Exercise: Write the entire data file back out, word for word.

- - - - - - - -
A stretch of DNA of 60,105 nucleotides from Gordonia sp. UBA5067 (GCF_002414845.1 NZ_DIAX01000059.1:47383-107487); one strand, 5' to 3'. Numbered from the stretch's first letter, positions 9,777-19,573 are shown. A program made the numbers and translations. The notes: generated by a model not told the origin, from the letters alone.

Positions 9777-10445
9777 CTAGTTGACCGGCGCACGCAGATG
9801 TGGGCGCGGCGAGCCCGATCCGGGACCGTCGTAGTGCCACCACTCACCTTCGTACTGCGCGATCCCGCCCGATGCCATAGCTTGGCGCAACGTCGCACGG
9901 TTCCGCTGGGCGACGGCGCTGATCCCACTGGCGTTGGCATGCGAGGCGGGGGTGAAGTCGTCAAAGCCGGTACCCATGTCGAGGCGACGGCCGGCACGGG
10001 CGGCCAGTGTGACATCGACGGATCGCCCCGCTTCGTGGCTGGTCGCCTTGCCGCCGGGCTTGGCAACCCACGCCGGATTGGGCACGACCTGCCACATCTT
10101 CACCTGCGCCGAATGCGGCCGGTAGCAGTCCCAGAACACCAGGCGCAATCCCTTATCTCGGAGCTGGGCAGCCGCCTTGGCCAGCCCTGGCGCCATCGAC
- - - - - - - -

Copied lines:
A stretch of DNA of 60,105 nucleotides from Gordonia sp. UBA5067 (GCF_002414845.1 NZ_DIAX01000059.1:47383-107487); one strand, 5' to 3'. Numbered from the stretch's first letter, positions 9,777-19,573 are shown. A program made the numbers and translations. The notes: generated by a model not told the origin, from the letters alone.

Positions 9777-10445
9777 CTAGTTGACCGGCGCACGCAGATG
9801 TGGGCGCGGCGAGCCCGATCCGGGACCGTCGTAGTGCCACCACTCACCTTCGTACTGCGCGATCCCGCCCGATGCCATAGCTTGGCGCAACGTCGCACGG
9901 TTCCGCTGGGCGACGGCGCTGATCCCACTGGCGTTGGCATGCGAGGCGGGGGTGAAGTCGTCAAAGCCGGTACCCATGTCGAGGCGACGGCCGGCACGGG
10001 CGGCCAGTGTGACATCGACGGATCGCCCCGCTTCGTGGCTGGTCGCCTTGCCGCCGGGCTTGGCAACCCACGCCGGATTGGGCACGACCTGCCACATCTT
10101 CACCTGCGCCGAATGCGGCCGGTAGCAGTCCCAGAACACCAGGCGCAATCCCTTATCTCGGAGCTGGGCAGCCGCCTTGGCCAGCCCTGGCGCCATCGAC